Entries linking to far-away
Middle English fer, from Old English feorr "far, remote, distant," from Proto-Germanic *ferera- (cognates: Old Saxon fer, Old Frisian fer, Old Norse fjarre, Dutch ver, Old High German ferro, German fern), probably a development in western Proto-Germanic from the adverb (see far (adv.)). Far East "China, Japan, and surrounding regions" is from 1838.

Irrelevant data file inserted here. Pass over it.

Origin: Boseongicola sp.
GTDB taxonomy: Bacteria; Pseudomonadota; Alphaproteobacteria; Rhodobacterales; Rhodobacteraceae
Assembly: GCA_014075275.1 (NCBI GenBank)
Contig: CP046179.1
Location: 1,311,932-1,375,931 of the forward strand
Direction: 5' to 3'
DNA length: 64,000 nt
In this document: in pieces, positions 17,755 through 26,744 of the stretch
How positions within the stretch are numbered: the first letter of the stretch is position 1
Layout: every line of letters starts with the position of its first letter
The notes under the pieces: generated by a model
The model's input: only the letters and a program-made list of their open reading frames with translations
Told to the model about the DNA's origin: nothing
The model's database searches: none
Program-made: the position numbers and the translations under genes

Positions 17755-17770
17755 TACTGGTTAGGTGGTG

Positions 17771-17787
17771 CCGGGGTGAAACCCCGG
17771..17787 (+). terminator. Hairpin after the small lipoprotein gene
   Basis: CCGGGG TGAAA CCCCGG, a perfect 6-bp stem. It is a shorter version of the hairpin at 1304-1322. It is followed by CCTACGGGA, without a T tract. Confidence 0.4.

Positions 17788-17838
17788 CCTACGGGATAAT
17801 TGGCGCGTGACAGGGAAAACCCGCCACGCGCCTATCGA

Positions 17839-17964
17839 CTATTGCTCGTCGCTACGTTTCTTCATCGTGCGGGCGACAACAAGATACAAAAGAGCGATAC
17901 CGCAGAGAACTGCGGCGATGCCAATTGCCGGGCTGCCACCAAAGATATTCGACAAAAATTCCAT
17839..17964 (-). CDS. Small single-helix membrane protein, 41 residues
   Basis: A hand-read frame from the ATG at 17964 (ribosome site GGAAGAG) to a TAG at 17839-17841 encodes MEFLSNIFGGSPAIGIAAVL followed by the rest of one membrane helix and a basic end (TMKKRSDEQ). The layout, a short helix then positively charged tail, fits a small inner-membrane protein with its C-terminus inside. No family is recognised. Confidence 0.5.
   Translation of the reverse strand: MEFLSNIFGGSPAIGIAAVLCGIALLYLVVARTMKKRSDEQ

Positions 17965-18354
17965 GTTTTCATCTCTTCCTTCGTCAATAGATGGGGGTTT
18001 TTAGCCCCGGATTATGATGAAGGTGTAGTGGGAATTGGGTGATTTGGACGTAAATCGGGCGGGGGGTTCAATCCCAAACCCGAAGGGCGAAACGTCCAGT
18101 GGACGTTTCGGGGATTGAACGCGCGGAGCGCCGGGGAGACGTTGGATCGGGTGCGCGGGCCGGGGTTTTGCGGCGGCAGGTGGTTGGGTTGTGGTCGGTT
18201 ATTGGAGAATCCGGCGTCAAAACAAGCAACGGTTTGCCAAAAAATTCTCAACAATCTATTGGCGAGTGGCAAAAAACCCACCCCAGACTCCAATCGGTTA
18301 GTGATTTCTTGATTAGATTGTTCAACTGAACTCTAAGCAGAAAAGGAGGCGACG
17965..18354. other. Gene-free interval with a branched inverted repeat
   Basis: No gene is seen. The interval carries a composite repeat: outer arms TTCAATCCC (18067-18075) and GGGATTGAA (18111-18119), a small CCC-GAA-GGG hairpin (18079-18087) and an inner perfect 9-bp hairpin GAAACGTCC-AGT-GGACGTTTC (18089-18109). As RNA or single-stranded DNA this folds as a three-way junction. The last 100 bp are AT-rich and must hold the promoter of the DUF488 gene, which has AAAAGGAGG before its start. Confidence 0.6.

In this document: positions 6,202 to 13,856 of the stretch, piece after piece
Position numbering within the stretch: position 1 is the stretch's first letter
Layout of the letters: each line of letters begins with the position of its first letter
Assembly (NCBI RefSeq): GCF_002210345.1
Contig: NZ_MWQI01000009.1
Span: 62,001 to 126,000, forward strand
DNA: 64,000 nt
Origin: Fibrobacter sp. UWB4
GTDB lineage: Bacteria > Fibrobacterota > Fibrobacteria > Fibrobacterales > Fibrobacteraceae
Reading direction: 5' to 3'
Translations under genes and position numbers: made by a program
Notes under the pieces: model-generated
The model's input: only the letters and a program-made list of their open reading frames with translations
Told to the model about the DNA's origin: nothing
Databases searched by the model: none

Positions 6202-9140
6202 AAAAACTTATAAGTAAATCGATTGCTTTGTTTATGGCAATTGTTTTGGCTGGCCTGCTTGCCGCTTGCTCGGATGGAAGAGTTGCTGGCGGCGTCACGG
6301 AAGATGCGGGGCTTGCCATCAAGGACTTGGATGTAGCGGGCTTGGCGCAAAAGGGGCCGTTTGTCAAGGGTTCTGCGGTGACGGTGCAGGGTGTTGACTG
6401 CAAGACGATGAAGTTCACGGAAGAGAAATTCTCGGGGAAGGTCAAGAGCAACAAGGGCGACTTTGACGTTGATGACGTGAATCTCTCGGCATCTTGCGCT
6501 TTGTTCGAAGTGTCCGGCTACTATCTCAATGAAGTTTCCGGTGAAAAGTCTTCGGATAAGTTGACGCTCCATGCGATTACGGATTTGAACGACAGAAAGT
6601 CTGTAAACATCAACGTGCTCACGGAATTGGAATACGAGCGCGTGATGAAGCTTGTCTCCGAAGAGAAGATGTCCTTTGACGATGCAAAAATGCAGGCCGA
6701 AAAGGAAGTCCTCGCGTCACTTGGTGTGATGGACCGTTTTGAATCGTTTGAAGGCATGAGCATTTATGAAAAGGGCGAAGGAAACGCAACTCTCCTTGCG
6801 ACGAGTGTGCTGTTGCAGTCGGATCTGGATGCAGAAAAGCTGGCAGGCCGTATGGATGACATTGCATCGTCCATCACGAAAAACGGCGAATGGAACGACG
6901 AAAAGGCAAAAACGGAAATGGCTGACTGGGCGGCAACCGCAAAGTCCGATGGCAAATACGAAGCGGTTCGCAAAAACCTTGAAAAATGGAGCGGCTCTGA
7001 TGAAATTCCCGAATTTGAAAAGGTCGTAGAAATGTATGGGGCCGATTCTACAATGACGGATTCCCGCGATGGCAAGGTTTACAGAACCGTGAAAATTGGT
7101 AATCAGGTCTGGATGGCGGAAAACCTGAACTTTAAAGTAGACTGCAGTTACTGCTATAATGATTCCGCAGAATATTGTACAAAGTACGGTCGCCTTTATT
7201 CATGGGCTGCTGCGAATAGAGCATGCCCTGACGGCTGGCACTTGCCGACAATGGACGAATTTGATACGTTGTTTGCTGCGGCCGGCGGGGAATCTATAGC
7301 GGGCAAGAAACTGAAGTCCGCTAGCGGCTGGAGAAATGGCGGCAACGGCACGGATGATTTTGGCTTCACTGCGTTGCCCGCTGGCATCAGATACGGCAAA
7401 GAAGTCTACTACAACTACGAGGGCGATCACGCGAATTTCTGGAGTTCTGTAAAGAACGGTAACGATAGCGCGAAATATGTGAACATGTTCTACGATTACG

Meaning "from one's own or accustomed place" is from c. 1300; that of "from one state or condition to another" is from mid-14c.; that of "from one's possession (give away, throw away) is from c. 1400. Colloquial use for "without delay" (fire away, also right away) is from earlier sense of "onward in time" (16c.). Meaning "at such a distance" (a mile away) is by 1712. Intensive use (as in away back) is American English, attested by 1818. Of sporting events played at the other team's field or court, by 1893.